The purpose of this paper is to consider heritage for buildings within Enterprise Zones – a programme promoted by central government to improve the UK economy. A central view has been focusing on economic growth, with little thought given to the wider implications of heritage when imposing these zones of deregulation.
An illustrative case study of Bristol Temple Quarter Enterprise Zone is used that includes primary interviews with key stakeholders involved in the zone. This is synthesised with secondary literature review allowing an investigation of the way in which heritage issues are being dealt with and the resulting implications for both Bristol and in other zones in the UK.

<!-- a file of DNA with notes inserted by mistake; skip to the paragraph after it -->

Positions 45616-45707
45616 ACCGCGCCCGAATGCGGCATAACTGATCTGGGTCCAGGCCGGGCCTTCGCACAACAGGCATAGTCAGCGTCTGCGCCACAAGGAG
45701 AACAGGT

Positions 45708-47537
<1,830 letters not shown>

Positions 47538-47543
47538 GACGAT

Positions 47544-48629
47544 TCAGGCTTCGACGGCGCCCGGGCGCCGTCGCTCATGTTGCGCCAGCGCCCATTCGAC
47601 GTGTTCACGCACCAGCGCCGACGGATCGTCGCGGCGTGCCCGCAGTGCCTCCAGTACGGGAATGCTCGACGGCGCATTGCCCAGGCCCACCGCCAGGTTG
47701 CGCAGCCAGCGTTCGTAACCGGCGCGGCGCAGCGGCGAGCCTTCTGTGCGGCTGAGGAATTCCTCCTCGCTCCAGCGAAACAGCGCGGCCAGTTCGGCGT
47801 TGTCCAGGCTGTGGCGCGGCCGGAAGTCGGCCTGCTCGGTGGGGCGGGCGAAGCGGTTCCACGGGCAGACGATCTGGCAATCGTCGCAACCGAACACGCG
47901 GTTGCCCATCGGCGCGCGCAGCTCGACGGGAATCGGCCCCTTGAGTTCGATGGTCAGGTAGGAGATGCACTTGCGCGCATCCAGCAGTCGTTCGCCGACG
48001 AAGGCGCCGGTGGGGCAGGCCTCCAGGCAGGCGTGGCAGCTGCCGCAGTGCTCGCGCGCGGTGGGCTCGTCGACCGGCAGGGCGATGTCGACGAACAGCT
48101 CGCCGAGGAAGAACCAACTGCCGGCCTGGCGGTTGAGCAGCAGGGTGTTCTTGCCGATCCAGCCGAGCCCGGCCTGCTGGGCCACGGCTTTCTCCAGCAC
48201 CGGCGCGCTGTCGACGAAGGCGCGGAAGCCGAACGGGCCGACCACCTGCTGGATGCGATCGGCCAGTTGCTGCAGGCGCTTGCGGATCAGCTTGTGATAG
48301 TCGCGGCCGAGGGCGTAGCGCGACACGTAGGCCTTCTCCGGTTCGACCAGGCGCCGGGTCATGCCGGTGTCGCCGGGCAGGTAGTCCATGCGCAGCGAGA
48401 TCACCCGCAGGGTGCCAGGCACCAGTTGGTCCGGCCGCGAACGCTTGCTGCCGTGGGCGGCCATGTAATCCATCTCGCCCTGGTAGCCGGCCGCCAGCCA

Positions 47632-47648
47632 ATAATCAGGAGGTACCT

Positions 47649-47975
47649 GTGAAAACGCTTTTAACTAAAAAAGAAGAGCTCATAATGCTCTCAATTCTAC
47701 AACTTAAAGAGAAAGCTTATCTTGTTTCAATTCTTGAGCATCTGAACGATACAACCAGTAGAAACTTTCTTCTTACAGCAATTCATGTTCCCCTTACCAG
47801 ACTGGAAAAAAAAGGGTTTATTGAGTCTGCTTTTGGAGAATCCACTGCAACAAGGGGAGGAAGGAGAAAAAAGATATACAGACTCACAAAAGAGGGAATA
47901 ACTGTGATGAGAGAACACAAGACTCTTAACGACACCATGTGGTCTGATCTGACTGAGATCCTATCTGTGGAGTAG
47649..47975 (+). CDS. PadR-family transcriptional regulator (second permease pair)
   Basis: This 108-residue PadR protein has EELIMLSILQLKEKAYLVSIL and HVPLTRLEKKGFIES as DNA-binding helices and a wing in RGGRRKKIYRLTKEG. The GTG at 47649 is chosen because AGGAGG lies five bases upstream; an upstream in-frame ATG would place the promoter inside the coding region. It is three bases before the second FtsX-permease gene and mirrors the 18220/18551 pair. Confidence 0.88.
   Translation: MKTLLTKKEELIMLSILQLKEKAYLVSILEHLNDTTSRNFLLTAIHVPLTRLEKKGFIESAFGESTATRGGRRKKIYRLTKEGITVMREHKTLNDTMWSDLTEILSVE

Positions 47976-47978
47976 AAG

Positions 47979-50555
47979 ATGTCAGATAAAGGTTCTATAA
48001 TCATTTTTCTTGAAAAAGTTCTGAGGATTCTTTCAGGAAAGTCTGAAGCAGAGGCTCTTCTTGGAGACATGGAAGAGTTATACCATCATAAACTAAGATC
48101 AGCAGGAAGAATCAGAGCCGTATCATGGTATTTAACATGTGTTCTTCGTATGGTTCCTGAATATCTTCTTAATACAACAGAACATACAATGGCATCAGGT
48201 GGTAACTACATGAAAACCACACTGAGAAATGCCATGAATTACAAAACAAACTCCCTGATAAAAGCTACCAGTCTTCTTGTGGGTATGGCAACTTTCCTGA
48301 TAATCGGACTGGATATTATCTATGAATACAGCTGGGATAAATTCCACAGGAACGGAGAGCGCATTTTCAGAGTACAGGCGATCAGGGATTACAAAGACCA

Conflicts are demonstrated between the objectives of the Enterprise Zone scheme and those of heritage protection, indicating that they are not natural partners. It is argued that existing statutory protection is not necessarily enough to safeguard the heritage of these areas, given that the balance of power is now tipped in favour of economic growth.
If lessons can be learnt from this study then potential heritage issues from similar zoned developments can be avoided. The study encourages positive engagement with heritage by central government. Furthermore, it presents the first academic study that considers heritage within the latest tranche of spatially targeted fiscal incentive programmes.
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